Ron Paul said some interesting things about legalizing marijuana to Jay Leno the other night (mainly that it should be legalized—or not—by state laws; not federal), causing quite the stir on Blisstree: While he’s all for taking control of your own body when it comes to drugs, he’s much less into freedom of choice when it comes to reproductive rights, which led to quite the debate between commenters yesterday.
But whatever you think of his stance on abortion, our poll makes it clear: Nearly everyone (98.9%, last time we checked) agrees with Ron Paul that marijuana isn’t something the federal government should be trying to control.
This is what he said on Jay Leno:
The role of the federal government is to protect our liberties. That means they should protect our religious liberties to do what we want; our intellectual liberty, but it also should protect our right to do to our body what we want, you know, what we take into our bodies.
And this is a little something he said to CNN:
You can at least let sick people have marijuana because it’s helpful. But the compassionate conservatives say, well we can’t do this, we’re going to put people who are sick and dying with cancer and are being helped with marijuana if they have multiple sclerosis, the federal government is going in there and overriding state laws and putting people like that in prison.
I think the federal war on drugs is a total failure. The drug war is out of control. I fear the drug war, because it undermines our civil liberties, it magnifies our problems on the borders, we spent like over the last 40 years a trillion dollars on this war and, believe me, the kids can still get the drugs. It just hasn’t worked.
Given the reaction to our poll, and past reaction to the issue of legalizing marijuana, most of our readers seem to be in total agreement here. But that’s about the only area where we all see to agree with Ron: When it comes to the former obstetrician’s views on abortion, an issue he’s dubbed “the most important issue of our age,” he stands by his support of state, not federal, regulation. But he thinks they should all make it illegal:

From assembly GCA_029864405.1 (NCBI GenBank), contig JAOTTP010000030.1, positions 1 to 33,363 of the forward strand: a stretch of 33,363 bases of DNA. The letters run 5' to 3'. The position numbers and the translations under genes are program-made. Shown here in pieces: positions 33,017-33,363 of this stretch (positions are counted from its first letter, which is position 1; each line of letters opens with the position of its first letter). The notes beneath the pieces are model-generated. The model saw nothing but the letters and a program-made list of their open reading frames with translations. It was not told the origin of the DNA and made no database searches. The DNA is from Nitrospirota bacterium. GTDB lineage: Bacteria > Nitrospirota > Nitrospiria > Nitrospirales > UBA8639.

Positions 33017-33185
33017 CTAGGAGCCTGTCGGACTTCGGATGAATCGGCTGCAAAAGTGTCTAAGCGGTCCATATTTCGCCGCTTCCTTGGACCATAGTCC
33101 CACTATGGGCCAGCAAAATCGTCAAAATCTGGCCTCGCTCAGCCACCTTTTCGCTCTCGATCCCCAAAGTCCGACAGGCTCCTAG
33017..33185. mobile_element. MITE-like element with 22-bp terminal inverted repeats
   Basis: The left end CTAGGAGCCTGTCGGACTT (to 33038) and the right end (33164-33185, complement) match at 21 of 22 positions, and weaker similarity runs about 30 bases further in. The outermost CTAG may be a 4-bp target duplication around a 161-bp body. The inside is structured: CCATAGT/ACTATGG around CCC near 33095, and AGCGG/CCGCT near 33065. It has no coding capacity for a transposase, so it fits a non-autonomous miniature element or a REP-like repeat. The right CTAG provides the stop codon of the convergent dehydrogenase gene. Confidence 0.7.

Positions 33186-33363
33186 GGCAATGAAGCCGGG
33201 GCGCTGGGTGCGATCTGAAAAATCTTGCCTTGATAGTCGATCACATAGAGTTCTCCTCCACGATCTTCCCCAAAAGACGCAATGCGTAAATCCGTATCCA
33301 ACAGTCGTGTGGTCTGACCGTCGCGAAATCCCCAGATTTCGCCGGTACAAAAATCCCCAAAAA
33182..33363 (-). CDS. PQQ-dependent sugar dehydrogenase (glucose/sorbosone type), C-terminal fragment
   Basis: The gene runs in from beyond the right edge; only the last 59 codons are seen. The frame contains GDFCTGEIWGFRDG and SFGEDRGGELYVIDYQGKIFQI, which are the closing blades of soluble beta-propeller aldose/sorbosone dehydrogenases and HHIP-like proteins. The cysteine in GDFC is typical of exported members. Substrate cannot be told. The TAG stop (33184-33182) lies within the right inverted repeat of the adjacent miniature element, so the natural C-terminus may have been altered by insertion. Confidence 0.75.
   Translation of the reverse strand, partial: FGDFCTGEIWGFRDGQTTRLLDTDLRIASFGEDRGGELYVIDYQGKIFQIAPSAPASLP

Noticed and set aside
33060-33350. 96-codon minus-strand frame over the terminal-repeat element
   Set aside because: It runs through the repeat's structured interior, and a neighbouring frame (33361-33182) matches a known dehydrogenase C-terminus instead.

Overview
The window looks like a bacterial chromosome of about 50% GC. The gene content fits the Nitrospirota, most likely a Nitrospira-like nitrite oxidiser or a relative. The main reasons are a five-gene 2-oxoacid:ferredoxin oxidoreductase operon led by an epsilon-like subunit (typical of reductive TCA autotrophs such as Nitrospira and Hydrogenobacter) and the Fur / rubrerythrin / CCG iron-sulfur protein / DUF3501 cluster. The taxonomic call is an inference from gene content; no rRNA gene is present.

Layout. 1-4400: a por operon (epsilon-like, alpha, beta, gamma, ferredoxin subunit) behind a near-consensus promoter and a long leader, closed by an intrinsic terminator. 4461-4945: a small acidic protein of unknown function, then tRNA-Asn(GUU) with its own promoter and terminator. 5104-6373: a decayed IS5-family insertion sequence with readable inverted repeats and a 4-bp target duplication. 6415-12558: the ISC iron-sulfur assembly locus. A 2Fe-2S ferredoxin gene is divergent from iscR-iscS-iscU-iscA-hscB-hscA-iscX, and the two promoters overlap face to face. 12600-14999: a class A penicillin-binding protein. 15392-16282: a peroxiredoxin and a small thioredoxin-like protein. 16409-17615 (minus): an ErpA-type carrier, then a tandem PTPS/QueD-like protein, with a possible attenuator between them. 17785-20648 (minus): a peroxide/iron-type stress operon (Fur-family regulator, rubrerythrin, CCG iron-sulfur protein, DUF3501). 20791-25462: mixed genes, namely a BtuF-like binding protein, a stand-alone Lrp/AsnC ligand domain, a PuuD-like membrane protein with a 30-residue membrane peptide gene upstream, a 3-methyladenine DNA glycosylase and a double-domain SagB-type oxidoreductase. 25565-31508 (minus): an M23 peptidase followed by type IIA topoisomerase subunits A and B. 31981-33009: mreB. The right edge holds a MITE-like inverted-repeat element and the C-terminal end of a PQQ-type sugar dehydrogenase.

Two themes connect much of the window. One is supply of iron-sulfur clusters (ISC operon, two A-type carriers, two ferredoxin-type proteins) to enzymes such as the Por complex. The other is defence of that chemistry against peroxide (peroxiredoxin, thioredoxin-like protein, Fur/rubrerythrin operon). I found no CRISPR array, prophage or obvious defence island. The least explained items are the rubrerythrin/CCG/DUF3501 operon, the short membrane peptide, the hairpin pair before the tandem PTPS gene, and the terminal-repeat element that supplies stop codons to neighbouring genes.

A society that readily condones abortion invites attacks on personal liberty. If all life is not precious, how can all liberty be held up as important? It seems that if some life can be thrown away, our right to personally choose what is best for us is more difficult to defend. I’ve become convinced that resolving the abortion issue is required for a healthy defense of a free society.
It’s true that he’s consistent on his interpretation of the constitution—remember, despite his attacks on the morals of abortion and telling of bloody abortion stories from his days as an OB, he still says legalizing abortion shouldn’t be done at the federal level, but to me, his reasoning doesn’t hold. If kids are still getting drugs despite the 40 trillion dollars spent on our war against drugs, what does he think would happen if abortions became illegal?
If our election were only about pot, Paul might do very very well. But with other issues of health at stake, he definitely doesn’t have our full 98.9%.